An effective institution is one that can be assessed on a scale of performance that allows such an institution to increase the quality of life of citizens

Tunji Olaopa

Let me state my thesis from the start: the end point of all institutional and administrative reforms is the establishment of effective and efficient public institutions with the capacity readiness to facilitate optimal service delivery to the citizens. This is a precondition for democratic governance without which an elected government had simply made promises at election which significance it may not have fully understood. This stark reality therefore puts a huge burden on all states, democratic and non-democratic alike to constantly work on the reform of their public institutions to make them reference point for an efficient democratic government. Democracies all over the world are denominated by a public service whose function is to efficiently translate government policies into implementable dividends in terms of infrastructural development that the people can relate with. Indeed, if we are to take the new discourse of institutions and institutionalism to heart, institutions define the very essence of the difference between poverty and prosperity.

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This is the stimulating thesis that undergirds Acemoglu and Robinson’s successful 2013 book, Why Nations Fail. According to them, existing explanations on why some nations are wealthy while some are languishing in poverty can no longer be founded on culture, geography or even on leadership ignorance about the right policies. On the contrary, the real issue lies in the kind of politics a nation plays and the type of institutions that emerge from the political games of nations. It is this type of politics that therefore create the difference between inclusive democratic institutions and extractive authoritarian institutions. Thus, Euro-America is wealthy while the third world is impoverished because while the leadership of the latter is driven by greed, rent seeking, nepotism, etc. encapsulated in their extractive politics, the leadership of the former is denoted by a set of inclusive institutions that allows for democratic participation. An effective institution is one that can be assessed on a scale of performance that allows such an institution—agencies, ministries, departments and other organisational entities that make up the government at the local, state and federal levels—to increase the quality of life of the citizens through its capacity to deliver on the goals and objectives of government.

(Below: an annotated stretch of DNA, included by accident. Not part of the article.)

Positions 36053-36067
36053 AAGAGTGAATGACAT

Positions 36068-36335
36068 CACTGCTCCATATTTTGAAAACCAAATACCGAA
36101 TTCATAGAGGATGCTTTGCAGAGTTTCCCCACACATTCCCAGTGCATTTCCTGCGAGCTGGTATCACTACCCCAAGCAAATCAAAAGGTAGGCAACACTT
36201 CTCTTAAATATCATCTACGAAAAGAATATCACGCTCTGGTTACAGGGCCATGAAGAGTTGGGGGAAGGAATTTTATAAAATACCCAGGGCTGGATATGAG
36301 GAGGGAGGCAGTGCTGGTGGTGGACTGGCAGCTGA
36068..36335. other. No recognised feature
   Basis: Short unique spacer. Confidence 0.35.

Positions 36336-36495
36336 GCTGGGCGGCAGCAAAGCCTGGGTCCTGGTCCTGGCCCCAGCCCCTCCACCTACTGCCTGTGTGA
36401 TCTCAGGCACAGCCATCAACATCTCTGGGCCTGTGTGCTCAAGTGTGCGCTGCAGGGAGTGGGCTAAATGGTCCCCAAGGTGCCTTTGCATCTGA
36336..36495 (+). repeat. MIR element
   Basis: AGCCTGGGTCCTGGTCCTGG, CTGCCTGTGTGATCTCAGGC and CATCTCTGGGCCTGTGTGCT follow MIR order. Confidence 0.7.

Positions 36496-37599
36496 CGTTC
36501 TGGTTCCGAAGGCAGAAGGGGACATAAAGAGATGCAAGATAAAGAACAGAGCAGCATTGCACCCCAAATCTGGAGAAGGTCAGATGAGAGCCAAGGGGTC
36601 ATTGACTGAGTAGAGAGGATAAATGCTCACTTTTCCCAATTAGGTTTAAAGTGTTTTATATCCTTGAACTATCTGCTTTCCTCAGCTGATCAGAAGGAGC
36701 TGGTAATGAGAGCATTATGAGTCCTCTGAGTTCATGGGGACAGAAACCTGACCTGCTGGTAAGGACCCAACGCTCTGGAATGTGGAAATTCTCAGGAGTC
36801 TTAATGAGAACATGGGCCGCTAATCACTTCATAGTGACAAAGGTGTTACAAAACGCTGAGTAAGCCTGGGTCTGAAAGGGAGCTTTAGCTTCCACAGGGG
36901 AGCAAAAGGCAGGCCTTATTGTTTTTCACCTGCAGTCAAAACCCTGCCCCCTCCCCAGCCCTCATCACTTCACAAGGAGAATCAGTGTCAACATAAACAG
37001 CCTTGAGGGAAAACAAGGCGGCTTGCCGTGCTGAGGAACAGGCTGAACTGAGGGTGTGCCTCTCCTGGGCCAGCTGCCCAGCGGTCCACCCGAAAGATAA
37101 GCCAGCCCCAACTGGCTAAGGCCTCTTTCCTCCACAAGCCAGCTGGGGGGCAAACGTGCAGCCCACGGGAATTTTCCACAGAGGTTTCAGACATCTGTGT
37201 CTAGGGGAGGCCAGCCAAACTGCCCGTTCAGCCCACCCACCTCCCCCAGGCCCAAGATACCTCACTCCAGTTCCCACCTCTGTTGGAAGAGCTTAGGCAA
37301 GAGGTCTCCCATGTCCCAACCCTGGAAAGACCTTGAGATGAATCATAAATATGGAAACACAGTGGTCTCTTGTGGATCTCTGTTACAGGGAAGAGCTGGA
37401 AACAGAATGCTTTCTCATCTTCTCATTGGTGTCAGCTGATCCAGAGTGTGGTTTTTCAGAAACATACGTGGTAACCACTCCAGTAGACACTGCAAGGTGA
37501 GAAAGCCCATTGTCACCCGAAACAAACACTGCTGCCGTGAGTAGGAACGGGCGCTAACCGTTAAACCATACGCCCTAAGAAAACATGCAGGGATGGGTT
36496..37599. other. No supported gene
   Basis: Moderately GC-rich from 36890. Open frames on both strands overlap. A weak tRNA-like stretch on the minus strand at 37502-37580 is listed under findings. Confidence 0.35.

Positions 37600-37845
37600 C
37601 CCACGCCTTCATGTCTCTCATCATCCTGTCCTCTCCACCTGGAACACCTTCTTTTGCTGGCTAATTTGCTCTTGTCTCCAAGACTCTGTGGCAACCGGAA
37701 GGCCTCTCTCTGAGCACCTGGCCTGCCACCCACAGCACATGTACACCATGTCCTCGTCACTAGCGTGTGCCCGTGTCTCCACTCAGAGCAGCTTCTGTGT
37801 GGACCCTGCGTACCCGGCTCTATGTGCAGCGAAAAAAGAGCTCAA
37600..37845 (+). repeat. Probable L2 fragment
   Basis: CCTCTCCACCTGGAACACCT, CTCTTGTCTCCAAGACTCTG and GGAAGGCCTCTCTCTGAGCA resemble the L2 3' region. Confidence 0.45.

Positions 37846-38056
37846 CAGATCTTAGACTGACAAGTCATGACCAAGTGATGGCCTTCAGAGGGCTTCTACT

The locus of reform for institutional effectiveness is therefore the public service. The public service system inherited by Nigeria after independence was, until 1966, adjudged one of the best in the Commonwealth of Nations. This was because it was founded upon the value-based old Weberian bureaucratic tradition of efficiency and performance that enabled the colonialists to translate their pernicious policies into effective delivery of stated objectives. It also initially allowed the postcolonial Nigerian government to get some things done in terms of managing a nascent plural state just learning to cope with its postcolonial realities. However, things soon began to fall apart. And one good reason for this is the entry of the military and the injection of its command structure into politics. It was a downward spiral from then on. Two immediate consequences emanated from this. The first is that it soon became glaring to Nigerians that the government, despite its initial desire to assume the commanding height of the economy, could no longer get the development train moving in the right direction.